Several folk I’ve talked to in recent times suggest that 2022 will be the year that 5G finally arrives big time. The technology is already finding a use in more and more dedicated enterprise environments, but we’re still waiting for the telcos and anyone else who wants (maybe the hyperscalers, for example) to roll out the necessary 5G infrastructure and services across the country. This is a very expensive undertaking, so I remain slightly sceptical as to the speed at which this will happen – but let’s be optimistic, and I can dream that my Wiltshire location that all too frequently defaults from 4 to 3G, will enter the digital age with a leap to 5G!



Whether this happens in 2022 or not, I think we are rapidly approaching a time when the data centre industry might find its own efforts to become more sustainable are augmented by the stick of legislation. Of course, whether such legislation will be nuanced enough to understand that the data centre industry is something of a special case – yes, it consumes significant amounts of energy, but only because it is underpinning the ongoing, fast-moving digital revolution which appears to be unquestioned – well, I’ll leave you make up your own mind. 



Yes, it’s not a great comparison to make, as fossil fuels are unwelcome and on their way out. Nevertheless, the comparison does highlight the major, as yet unresolved, challenge facing us all when it comes to how we address both our carbon and digital footprints. If individuals and businesses are encouraged to generate and keep vast amounts of data, whether for pleasure or profit, then it would seem a tad harsh to castigate the data centre industry for expanding to cater for this demand. But will government, companies and/or individual citizens be ‘brave enough’ to start imposing data creation and consumption limits – whether in absolute terms or by a pricing mechanism?



Somewhat related to hybrid infrastructure and data centre locations, there seems to be a major build out of connectivity infrastructure right across the globe. Hardly a week seems to pass without me reading about yet one more subsea cable linking up various locations. Part of this process seems to be linking developing markets with mature markets, and part seems to be a more general capacity increase. The good news is that well-placed and well-connected data centres can offer their customers more and more options when it comes to how, when and where they interact with both their employees and customers – with increasing levels of reliability and resilience.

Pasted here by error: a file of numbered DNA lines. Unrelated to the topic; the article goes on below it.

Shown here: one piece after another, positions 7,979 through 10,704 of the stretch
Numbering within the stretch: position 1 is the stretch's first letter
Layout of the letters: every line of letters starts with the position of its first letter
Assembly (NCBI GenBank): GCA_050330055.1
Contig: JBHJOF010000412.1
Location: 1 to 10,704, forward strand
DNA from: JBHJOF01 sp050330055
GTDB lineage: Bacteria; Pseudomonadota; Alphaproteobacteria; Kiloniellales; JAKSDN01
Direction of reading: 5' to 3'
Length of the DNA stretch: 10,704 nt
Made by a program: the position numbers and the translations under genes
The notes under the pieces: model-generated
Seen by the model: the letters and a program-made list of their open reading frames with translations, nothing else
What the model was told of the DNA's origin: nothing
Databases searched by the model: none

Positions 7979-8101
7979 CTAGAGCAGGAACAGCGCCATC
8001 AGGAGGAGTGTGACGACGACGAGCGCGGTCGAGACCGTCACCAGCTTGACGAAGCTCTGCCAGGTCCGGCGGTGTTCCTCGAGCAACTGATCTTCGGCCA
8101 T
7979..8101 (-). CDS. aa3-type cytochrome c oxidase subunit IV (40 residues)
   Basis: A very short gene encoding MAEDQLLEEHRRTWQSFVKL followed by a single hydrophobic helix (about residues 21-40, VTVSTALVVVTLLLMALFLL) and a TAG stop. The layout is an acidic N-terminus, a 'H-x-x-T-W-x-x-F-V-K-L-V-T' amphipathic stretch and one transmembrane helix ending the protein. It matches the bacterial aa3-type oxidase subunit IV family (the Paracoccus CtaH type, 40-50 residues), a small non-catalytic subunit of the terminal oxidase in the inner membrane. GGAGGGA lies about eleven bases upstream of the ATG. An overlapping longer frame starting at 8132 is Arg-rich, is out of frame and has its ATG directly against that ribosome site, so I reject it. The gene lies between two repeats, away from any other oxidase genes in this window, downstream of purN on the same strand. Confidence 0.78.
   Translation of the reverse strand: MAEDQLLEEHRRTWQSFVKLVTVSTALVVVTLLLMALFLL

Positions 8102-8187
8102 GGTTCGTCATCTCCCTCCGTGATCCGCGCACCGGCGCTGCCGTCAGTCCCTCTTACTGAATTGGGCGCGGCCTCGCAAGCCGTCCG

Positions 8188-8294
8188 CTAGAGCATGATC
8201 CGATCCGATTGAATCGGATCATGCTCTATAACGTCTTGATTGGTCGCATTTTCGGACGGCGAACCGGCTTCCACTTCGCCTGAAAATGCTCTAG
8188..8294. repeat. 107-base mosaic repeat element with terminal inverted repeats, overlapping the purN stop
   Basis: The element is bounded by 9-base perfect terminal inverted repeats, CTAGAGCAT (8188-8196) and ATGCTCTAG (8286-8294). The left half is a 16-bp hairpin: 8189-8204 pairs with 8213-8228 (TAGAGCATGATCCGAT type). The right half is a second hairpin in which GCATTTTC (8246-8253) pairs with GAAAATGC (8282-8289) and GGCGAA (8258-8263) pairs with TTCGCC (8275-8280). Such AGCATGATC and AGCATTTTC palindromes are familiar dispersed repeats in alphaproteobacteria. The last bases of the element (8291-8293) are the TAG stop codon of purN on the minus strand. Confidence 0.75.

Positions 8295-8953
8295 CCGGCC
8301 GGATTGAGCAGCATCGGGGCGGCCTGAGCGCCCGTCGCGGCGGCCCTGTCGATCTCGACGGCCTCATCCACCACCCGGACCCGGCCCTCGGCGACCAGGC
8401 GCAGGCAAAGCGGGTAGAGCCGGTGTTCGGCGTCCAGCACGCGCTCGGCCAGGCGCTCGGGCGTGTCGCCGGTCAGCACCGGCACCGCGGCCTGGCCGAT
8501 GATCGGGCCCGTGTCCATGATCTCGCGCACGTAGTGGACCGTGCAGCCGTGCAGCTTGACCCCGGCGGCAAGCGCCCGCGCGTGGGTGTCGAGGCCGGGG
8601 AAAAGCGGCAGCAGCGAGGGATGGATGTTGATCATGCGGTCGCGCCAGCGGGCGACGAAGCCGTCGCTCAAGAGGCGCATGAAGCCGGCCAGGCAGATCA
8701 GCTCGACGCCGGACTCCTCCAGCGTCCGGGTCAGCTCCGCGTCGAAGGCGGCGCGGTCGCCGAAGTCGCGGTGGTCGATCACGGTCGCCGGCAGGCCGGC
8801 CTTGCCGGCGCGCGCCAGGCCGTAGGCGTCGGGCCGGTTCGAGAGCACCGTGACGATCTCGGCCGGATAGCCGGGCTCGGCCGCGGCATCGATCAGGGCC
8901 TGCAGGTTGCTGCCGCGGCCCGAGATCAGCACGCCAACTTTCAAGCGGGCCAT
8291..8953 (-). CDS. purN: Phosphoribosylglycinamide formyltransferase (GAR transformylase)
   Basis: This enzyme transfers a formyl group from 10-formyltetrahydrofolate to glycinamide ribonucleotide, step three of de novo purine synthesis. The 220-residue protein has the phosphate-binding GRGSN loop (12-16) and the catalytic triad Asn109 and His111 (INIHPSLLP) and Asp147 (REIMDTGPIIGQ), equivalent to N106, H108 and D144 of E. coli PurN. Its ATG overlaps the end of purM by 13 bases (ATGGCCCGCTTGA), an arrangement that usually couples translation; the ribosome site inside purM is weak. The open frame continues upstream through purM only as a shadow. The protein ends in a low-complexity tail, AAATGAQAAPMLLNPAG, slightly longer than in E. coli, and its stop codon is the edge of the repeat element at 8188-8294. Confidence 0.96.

Last, and by no means least, AI has a major impact to make on the data centre industry – even allowing for the fact that it is already making a significant difference. If you take each of my previous nine predictions, it’s possible to see ways in which AI and automation can help to address the impact of each of these. Lack of skills – the right blend of AI and some human input can reduce headcount; Sustainability – AI can help to optimise the design, running and maintenance of a data centre, to minimise its environmental impact; Data – AI can discover which data is important and which is not (and maybe even delete the ‘rubbish’!); Interconnectivity – AI can discover the best connectivity route for any IT interaction between two or multiple points, based on any combination of factors, such as cost, speed and reliability.



One final prediction – the data centre industry will continue to miss the major opportunity to tell the world the essential role it plays in almost every aspect of our lives. Yes, the major IT companies, cloud providers and the like advertise their latest offerings, and the pandemic did make more people realise just how much they have come to rely on ‘technology’, but, ahead of likely environmental pressures (as per the airline industry), why doesn’t the data centre industry raise its profile and tell everyone just what it does day in day out? Or maybe the industry should go on strike for a day, shut down every data centre in the land, and then people would get the message?!!